It’s Friday, January 17, and Microsoft has pledged to wipe out a half century’s worth of emissions.

Nowadays, it’s not unusual for big companies to make sustainability pledges. But Microsoft is raising the stakes. On Thursday, the world’s largest software company pledged to remove all the carbon it has ever emitted into the atmosphere since it was founded in 1975.

The tech giant’s plan is two-pronged: It’s promising to become carbon-negative by 2030 and carbon-invisible by 2050. (Yes, I know “carbon-invisible” isn’t a thing yet — I made it up — but bear with me.) To achieve the first goal, the company and its supply chain will both reduce emissions and remove carbon from the atmosphere. By 2030, Microsoft plans to eliminate nearly 10 million metric tons of the gas per year, making it officially carbon-negative.

Grist thanks its sponsors. Become one.

This is the first time a company of this size has pledged to become carbon-invisible — meaning that it’ll remove all the emissions it has ever produced — and it won’t be easy. In addition to using 100 percent renewable energy and electric vehicles, Microsoft says it aims to use “afforestation and reforestation, soil carbon sequestration, bioenergy with carbon capture and storage, and direct air capture.” Half of those technologies won’t be commercially viable for a number of years.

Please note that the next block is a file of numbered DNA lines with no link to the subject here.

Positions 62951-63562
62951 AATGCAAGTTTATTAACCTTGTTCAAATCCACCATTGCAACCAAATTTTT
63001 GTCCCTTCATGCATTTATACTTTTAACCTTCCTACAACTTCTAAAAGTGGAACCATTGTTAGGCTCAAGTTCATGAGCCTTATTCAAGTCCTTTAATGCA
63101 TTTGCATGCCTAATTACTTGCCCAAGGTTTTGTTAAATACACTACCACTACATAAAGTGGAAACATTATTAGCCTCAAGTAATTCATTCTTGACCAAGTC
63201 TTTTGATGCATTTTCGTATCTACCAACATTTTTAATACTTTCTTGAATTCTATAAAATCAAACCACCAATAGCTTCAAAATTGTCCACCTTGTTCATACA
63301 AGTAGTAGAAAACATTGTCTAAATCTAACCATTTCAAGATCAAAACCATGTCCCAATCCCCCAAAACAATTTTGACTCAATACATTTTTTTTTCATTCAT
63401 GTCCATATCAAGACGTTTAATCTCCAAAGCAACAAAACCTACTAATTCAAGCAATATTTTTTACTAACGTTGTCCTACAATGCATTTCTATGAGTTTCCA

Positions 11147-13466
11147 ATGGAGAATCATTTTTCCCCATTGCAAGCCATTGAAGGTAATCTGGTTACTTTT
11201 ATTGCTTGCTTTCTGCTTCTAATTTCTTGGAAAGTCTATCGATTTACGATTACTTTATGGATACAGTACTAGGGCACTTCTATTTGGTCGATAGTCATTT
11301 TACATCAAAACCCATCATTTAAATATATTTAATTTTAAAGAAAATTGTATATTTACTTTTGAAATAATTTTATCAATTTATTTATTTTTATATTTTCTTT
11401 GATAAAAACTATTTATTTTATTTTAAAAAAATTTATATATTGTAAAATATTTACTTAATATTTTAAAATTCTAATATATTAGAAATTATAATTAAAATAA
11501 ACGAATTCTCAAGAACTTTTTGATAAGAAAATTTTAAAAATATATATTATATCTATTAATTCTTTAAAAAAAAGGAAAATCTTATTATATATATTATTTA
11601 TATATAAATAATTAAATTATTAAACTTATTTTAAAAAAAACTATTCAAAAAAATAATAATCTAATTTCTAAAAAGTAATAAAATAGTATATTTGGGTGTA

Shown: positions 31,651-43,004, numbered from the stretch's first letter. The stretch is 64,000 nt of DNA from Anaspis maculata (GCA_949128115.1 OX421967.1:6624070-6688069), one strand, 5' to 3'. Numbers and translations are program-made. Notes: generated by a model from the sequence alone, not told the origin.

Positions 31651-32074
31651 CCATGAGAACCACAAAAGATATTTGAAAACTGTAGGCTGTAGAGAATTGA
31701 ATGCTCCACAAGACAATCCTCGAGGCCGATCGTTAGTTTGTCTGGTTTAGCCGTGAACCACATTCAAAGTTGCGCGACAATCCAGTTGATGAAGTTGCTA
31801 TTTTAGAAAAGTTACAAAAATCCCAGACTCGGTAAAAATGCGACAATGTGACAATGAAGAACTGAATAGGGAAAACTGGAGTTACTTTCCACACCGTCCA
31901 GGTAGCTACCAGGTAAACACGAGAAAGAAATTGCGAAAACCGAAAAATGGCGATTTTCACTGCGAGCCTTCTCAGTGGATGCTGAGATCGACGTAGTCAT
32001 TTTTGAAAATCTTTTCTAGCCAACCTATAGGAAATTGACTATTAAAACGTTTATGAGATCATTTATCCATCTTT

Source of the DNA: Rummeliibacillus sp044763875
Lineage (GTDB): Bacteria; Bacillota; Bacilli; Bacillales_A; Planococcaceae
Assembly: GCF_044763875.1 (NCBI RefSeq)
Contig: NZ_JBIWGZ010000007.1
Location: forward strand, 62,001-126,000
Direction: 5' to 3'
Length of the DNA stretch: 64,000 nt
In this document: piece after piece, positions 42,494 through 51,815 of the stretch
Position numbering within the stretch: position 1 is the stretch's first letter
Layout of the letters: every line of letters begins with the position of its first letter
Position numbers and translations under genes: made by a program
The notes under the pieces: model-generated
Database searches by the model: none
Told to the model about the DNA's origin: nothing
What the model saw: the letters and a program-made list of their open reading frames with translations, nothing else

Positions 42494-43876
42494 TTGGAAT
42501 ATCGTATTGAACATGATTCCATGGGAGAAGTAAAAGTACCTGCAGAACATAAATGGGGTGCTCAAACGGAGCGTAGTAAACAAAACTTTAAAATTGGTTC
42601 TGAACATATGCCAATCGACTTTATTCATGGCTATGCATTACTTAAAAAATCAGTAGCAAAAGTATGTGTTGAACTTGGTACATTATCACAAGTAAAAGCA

But Microsoft has a plan for that, too. The company said it will invest $1 billion over the next four years in new and existing carbon removal technology around the world. Can it pull it off? We’ll see. Will Bill Gates ever convince me to use a PC? Not a chance.

Zoya Teirstein

Smog clouds

Grist thanks its sponsors. Become one.

The Smog

Need-to-know basis

Indiana is considering a bill that would prevent its coal-fired power plants from retiring early — or even reducing capacity — unless explicitly directed by the Trump administration. The bill is an effort to protect the state’s coal plants from market demand for cheaper natural gas and renewable energy.

Since the former fossil-fuel lawyer and lobbyist David Bernhardt took a job at the Interior Department in 2017, his former firm has pulled in $12 million from clients to lobby the agency, and they’ve gotten results, according to a new report. According to the New York Times, Bernhardt is one of 20 of the most powerful environmental officials that all have ties to the fossil fuel industry.

The ongoing disaster in Australia continues. Hundreds of thousands of fish have turned up dead in northern New South Wales after ash and sludge from the burning landscape washed into the Maclean River.

Emily Pontecorvo